sa % Chg   HICP     CPI

Jul 08       +0.1     +0.1    

Aug 08     -0.2     +0.2   

Sep 08     +0.2     +0.2

Oct 08       0.0     +0.1

Nov 08       0.0     -0.8

Dec 08     -0.5      -1.1

Jan 09       0.0      -0.9

Feb 09     -0.6      -1.1

Mar 09     -0.4      -0.3

Apr 09     -0.1       -1.0 

May 09    -0.6       -0.7

Jun 09    -0.1        -0.3 

The HICP peaked in July 08, since which point it is down 2.2% sa. The CPI peaked in October last, and has fallen 6% sa from that point. The HICP is a subset of CPI – about 9.5% of CPI by weight is excluded from HICP, and 6.7% of this is mortgage interest. So the difference between the two is almost entirely mortgage interest.

I have argued elsewhere that mortgage interest (the price of credit, not of a good or service) does not belong in a general index of consumer prices, and I prefer HICP, which has recently been falling more slowly. It was the other way round a couple of years back, when interest rates were rising. There will be another switchback when the ECB gets round to raising rates again. (Don’t ask!).

The June Euro-area figs will be out in the next few days. I expect that they will show that Irish HICP inflation over the last twelve months has run about 2% below the Eurozone average. This is not much of a real-exchange-rate adjustment and it is fair to ask whether it has further to run.

The Govt increased Social Welfare rates of payment by a little over 3% in the October budget, with the increases effective from January 09. Jobseekers’ Allowance, for example, rose 3.3%.

In the October budget documentation, Finance stated that they expected HICP inflation, year 09 versus year 08, to be about +2.2%. At this stage, it looks as if the actual fig could be more like -2.2%, and the real value of the main payment rates (using HICP) is about 5% ahead of where it was last Summer.  

CSO have set up a committee to review price index numbers and it is to advise the DG of CSO before year’s end. I prefer HICP to CPI, and the UK, whose RPI has the same mortgage interest problem as our CPI, has begun to place more stress on the HICP. There are of course other options. If you have any views on the best way to measure consumer prices, this is a good time to let CSO know.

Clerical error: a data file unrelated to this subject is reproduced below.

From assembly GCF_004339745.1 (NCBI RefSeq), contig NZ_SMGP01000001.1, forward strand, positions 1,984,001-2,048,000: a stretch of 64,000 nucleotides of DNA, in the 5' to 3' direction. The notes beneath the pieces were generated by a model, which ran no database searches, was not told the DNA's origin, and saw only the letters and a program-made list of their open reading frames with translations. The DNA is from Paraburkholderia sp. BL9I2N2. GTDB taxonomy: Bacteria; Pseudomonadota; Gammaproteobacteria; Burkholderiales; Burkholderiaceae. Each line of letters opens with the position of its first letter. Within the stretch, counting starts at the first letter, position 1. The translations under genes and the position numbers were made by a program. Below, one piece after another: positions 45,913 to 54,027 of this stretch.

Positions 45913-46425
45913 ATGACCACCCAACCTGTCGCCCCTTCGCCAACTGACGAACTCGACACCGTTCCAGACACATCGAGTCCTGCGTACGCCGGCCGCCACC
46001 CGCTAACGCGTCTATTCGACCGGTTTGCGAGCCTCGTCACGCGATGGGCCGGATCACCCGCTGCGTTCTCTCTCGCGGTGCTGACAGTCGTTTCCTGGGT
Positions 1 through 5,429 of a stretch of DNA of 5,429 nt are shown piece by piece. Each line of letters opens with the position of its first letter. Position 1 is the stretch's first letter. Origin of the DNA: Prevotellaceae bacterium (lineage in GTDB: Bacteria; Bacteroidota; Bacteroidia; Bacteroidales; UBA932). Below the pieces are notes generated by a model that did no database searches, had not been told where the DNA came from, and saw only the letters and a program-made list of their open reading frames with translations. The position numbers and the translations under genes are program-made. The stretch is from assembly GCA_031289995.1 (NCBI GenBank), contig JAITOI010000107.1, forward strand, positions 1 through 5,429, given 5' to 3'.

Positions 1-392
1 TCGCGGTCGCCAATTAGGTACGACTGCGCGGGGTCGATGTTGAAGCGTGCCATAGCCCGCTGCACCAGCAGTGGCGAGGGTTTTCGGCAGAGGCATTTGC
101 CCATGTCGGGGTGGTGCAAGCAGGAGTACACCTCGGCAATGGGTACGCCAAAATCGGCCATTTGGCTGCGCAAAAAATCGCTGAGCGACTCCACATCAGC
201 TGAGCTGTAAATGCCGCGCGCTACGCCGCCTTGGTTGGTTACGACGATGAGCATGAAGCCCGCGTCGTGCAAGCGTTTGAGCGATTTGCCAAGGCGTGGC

New Energy Policy Report

The Irish Academy of Engineering has released a report here which argues that enegy investment plans should be scaled back, and expresses scepticism about our high renewables targets.

Employment Gains and Losses by Sector

The National Accounts suggest that the activity peak was about Q2 2007, so the last reading on pre-recession employment was about Q1 2007. The QNHS published yesterday gives Q1 data for 2007, 2008 and 2009 on the new basis. Figs in 000 are from the sa Table 3.

Sector                    Q1 07      Q1 08     Q1 09     % Chg 09/07

Agriculture              108.9       116.9     102.7           -5.7

Industry                 305.3       288.1     268.6          -12.0

Construction           270.7      256.6      184.0           -32.0

‘Public Sector’         453.2      463.7      480.7            +6.1

All Other                963.1     1013.6      945.3            -1.8

Tot Employment     2101.2    2138.9     1981.3            -5.3  

Unemployed             98.5       109.9     223.4          +126.8

Labour Force         2199.7     2247.6    2203.0            +0.2

‘Public Sector’ is the sum of NACE categories O, P, Q, Public Administration, Education and Health, and includes over 100K not formally public servants. Some commercial Semi State employees are in Industry. The most dramatic collapse is in Construction, down 32%, with Industry down 12%. The OPQ ‘Public Sector’ has grown 6%,  and is the only sector exempted from the downturn thus far. The quarterly peak was actually in Q4 08 and there are now recruitment curbs and budget cuts, so this sector may turn negative through 2009. But to date, the OPQ sector has added 27,500 since the downturn started (+6.1%) while the rest of the economy has shed 147,400 (-8.9%).

The propagation of the employment contraction out of construction in 07 into the rest of the private economy in 08 is clear. The QNHS unemployment rate grew from 4.5% to just 4.9% through 07, but soared to 10.2% in the four quarters to Q1 09. Since the most sharply-contracting sector has a mainly male workforce, an interesting effect is that 45.1% of the employed workforce is now female, an all-time record. Labour force growth has ceased and the participation rate has been dropping steadily for a year. In total employment terms, the fastest decline was in the most recent quarter, and with probably not a single sector now expanding, the Q2 figures will hardly bring much joy.